Movie Review: Wonder Woman
By Ben Gruchow
July 4, 2017
You can't just flip the gender. During certain moments of Patty Jenkins’ Wonder Woman, which at last validates DC Comics’ burgeoning cinematic universe from a narrative and artistic perspective, I attempted to reenvision the scene with a male protagonist (we have a lot of precedent for that, of course…most directly and clearly in this character’s Marvel counterpart of Captain America). And you can't do it - or at least, you can't simply switch genders and have the same proceedings unfold. Wonder Woman resides at a different point on the spectrum of emotional intelligence and temperature: one aware of the subtle and not-so-subtle changes in circumstance that result from its protagonist being a woman instead of a man (an Amazonian woman played by an Israeli-American actress, at that). There is a secret, deeper heart beating underneath the superficial proceedings at almost all times here.
That deeper heart infuses the movie with an agency that's unequivocally beneficial to its function; without it, there are enough storytelling and pacing issues in this 141-minute film to assert their presence more forcefully on one’s impression of the film’s quality - not nearly enough, it must be said, to drag it over the line from a positive one to a negative one. On its own merits, this is an earnest, layered, and energetic piece of work; it's the antithesis desperately needed to the respectively leaden and fractured natures of last year’s Dawn of Justice and Suicide Squad. In the context of its subgenre, it's the best in years; if last March’s Logan represented the best execution of the apocalyptic/dystopic comic-book adventure, Wonder Woman represents the apotheosis of the pragmatic and humanist adventure.
The movie’s period and setting is ideal for a challenge on that front, and it's the first clue that we have that there's an agency at work here very different from what's come before it in the DCEU lineup. The World Wars are an easy time to set a movie about American exceptionalism (or trading on its imagery, at least), with the curve heavily favoring the latter one: unlike any real-life global conflict since, it provided us with a binary choice between good guys and bad guys, with a figurehead known far more for what he represented and encouraged than for what he said or did. Wonder Woman is set during the First World War, and this is pivotal to setting up the clash between idealism and reality that the movie targets almost from the second scene.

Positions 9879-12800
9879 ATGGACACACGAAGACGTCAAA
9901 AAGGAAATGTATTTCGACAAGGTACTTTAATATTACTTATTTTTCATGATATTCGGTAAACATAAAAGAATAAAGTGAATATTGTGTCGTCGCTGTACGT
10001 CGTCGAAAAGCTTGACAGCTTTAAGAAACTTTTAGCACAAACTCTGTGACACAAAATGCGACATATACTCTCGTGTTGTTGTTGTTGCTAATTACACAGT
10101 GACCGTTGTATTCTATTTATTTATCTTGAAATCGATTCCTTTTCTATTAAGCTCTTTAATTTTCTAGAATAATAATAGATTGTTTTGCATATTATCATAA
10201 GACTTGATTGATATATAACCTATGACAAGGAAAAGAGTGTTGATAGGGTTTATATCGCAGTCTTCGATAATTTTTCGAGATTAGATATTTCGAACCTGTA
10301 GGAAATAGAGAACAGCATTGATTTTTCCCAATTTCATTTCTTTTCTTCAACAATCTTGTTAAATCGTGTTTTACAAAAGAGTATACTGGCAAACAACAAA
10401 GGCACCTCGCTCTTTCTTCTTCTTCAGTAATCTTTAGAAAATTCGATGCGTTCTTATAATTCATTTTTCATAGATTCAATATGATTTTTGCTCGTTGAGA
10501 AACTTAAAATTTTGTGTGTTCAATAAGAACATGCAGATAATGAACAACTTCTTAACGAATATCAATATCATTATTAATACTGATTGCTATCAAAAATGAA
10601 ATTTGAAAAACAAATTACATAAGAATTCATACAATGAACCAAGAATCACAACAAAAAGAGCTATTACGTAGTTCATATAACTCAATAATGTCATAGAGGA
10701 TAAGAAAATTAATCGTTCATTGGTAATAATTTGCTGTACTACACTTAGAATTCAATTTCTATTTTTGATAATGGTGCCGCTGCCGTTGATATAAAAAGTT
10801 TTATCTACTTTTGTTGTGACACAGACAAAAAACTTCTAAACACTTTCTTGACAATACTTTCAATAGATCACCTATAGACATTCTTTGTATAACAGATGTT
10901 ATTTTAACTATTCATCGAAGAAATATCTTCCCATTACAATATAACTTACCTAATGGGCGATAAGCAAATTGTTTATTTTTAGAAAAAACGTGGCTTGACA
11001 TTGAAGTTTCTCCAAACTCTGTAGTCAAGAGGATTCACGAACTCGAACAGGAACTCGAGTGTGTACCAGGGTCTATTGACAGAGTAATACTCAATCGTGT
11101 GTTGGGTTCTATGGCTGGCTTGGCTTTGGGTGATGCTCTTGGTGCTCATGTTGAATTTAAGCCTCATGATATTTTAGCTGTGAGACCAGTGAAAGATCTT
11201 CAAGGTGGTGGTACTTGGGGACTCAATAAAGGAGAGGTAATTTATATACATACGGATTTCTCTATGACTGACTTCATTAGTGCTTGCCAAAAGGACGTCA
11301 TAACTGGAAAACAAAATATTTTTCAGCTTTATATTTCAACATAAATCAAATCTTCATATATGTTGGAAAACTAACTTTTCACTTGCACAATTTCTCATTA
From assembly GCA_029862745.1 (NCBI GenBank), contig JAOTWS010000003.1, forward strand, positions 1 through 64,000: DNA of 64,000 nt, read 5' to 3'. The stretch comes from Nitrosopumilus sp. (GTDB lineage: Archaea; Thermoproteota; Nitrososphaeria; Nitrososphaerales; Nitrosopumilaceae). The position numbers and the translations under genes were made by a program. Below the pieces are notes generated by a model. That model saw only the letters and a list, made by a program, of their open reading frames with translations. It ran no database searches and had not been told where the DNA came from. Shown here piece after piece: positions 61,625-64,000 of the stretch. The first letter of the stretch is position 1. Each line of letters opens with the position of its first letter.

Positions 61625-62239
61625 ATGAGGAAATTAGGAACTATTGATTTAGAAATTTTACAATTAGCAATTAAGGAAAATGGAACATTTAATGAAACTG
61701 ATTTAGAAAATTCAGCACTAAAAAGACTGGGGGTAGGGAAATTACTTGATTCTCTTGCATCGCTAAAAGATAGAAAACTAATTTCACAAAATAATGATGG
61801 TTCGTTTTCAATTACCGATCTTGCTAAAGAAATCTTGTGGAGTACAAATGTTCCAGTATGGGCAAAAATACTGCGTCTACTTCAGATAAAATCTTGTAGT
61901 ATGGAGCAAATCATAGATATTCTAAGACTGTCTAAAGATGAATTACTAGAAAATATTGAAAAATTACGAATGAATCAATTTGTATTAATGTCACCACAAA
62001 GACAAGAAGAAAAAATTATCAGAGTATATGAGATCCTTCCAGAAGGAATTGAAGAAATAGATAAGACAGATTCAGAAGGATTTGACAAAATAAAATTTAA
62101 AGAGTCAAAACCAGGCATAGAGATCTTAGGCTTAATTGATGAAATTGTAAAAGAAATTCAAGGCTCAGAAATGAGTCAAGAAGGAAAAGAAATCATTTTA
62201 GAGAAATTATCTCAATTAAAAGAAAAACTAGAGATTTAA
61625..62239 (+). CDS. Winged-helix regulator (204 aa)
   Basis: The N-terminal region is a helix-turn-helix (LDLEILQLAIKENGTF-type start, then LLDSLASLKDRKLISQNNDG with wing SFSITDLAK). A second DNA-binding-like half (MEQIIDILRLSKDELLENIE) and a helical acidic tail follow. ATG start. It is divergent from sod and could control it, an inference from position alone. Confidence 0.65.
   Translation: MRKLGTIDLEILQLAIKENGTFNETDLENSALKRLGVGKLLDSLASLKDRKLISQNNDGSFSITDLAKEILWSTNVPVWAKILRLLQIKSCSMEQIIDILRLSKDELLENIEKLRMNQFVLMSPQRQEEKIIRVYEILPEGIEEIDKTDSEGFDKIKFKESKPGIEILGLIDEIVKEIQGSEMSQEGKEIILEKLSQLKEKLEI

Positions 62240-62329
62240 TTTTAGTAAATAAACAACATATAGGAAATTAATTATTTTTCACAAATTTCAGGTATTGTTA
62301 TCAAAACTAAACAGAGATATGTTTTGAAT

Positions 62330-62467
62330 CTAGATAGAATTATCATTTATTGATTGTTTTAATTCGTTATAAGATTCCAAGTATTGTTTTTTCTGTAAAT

That second scene is set on Themyscira, which is an island nation populated by the Amazons: warriors and citizens tasked with protecting the world. Their history and origin is told to Diana (played as a child by Lilly Aspell, and as an adult by Gal Gadot) in an animated segue that is, all by itself, more evocative in its mythic power than anything in this genre of film that I can recall. The Amazons are expecting the eventual return of Ares, the god of death; some of them, like Antiope (Robin Wright), more aggressively than others, like tribe Hippolyta (Connie Nielsen).